In a down mortgage lending market, subprime stays positive


As the mortgage market continues to slowdown, for many, many reasons, there is one area where consumers are getting their credit reports pulled more than since the recession: the subprime mortgage market.

While banks may remain reluctant to penetrate the below 620 credit score market, other lenders are less trepidatious.

According to Transunion’s survey of third quarter credit reports, the subprime mortgage risk tier saw modest origination growth of 3.4% year-over-year.

This represents the largest volume of subprime loans originated in the second quarter post-recession.

There are 5 mortgage lending trends in the survey, which also includes info in personal, auto and credit cards financing.

Here’s the important stuff for LendingLife readers:

  1. Mortgage delinquencies have consistently dropped every quarter since Q4 2009.
  2. In the subprime risk tier this improvement was particularly noticeable, dropping to 18.62% from 20.44% over the same period last year.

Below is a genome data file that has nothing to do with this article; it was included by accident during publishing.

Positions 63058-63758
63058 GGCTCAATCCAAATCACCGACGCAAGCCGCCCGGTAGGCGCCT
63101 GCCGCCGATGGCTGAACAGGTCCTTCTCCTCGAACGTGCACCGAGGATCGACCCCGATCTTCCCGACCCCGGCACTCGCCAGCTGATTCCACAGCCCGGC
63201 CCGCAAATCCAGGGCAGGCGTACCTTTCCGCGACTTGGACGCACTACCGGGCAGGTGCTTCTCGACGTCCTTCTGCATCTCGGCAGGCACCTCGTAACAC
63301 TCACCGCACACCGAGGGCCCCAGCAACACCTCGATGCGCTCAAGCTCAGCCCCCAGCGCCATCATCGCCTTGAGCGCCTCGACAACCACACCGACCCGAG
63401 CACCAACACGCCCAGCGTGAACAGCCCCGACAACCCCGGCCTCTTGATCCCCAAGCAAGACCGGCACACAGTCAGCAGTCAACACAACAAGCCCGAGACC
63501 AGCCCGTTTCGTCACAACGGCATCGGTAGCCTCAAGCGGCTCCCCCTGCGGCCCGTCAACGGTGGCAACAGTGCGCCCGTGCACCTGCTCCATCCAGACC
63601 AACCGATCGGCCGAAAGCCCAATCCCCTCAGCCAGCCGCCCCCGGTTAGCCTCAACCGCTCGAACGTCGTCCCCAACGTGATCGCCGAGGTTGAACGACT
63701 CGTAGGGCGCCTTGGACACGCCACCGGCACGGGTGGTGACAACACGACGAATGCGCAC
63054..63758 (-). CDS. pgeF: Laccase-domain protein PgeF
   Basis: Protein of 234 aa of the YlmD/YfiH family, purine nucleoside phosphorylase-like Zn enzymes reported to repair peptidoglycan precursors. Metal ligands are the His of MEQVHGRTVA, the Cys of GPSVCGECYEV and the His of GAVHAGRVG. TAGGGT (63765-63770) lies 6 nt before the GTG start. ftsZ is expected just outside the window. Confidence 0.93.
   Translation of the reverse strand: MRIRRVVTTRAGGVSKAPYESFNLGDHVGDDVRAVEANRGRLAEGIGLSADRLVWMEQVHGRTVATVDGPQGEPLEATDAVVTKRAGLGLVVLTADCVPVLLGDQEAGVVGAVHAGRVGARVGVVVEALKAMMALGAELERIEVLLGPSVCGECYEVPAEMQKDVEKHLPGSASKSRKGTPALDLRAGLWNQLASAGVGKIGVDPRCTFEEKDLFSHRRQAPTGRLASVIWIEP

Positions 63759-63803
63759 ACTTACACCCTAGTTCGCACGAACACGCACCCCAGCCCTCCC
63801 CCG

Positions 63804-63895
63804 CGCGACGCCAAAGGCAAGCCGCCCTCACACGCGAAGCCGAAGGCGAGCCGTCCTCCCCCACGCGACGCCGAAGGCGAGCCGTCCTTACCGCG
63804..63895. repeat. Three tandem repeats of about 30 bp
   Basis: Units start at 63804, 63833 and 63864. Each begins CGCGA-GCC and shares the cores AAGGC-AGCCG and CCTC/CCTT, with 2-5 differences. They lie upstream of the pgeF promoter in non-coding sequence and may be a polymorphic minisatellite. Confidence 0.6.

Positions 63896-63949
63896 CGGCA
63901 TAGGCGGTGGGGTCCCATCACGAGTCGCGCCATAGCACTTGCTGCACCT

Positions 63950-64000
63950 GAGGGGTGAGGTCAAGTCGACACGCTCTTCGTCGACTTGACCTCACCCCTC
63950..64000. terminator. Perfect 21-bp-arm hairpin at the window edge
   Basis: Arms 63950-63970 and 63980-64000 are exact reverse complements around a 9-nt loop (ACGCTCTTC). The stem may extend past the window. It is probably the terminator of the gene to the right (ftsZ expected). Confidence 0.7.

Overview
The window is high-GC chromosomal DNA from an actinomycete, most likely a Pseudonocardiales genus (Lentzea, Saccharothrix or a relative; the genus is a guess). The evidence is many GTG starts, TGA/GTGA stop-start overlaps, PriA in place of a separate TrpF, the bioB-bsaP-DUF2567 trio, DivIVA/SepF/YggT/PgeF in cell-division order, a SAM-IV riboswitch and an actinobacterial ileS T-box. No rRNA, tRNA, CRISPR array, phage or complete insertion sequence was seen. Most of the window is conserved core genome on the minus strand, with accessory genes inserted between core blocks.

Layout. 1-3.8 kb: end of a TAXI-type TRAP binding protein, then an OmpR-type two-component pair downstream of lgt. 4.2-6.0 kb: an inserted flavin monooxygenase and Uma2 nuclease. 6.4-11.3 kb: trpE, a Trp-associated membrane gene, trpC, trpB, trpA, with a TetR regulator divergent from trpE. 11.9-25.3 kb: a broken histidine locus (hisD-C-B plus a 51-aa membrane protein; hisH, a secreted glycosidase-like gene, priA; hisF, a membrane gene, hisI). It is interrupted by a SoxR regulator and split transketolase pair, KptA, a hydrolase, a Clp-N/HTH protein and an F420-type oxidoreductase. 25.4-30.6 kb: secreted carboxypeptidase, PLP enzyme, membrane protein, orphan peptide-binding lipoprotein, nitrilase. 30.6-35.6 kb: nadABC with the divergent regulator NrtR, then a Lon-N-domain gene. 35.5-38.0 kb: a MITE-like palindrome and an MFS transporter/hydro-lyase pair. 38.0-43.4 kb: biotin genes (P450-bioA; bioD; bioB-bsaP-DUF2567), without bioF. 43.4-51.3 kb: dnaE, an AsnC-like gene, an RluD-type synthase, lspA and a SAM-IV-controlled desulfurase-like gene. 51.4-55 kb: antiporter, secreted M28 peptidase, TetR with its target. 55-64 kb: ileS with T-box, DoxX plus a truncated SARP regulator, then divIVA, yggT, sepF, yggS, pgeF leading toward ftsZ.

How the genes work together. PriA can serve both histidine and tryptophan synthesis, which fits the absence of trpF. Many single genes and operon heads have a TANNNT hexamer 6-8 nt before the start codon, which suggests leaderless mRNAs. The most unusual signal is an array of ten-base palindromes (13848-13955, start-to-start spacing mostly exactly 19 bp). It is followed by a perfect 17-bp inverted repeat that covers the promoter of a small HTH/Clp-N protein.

3. Mortgage originations decreased by 0.4% year-over-year, continuing a trend of declining originations since Q2 2017.  Consumer-level delinquencies continue to show consistent improvement, dropping every quarter since Q4 2009.
  4. Delinquencies declined to 1.7% in Q3 2018, compared to 1.9% at the same time last year. This was largely driven by drops in the near prime risk tier, where delinquencies dropped by 15% year-over-year, and the subprime risk tier which declined 9% year-over-year. 
  5. Of the largest MSAs, Seattle, New York, and Boston experienced the largest declines in delinquencies while Houston, Dallas, and St. Louis experienced the smallest declines in delinquencies.

“The decline in mortgage originations is likely the impact we’re seeing from a combination of rising interest rates, steep home prices appreciation, and limited starter home supply,” said Joe Mellman, senior vice president and mortgage business leader at TransUnion.

“On the refinance side, as interest rates rise, many consumers will no longer have an incentive to refinance their mortgages. On the purchase side, those rising interest rates coupled with rising home prices lead to a ‘double whammy’ for consumers interested in ‘moving up’ into a more expensive home, leading many to decide to stay in place. This in turn puts pressure on starter home supply. This trend will likely continue into the near future,” he added.

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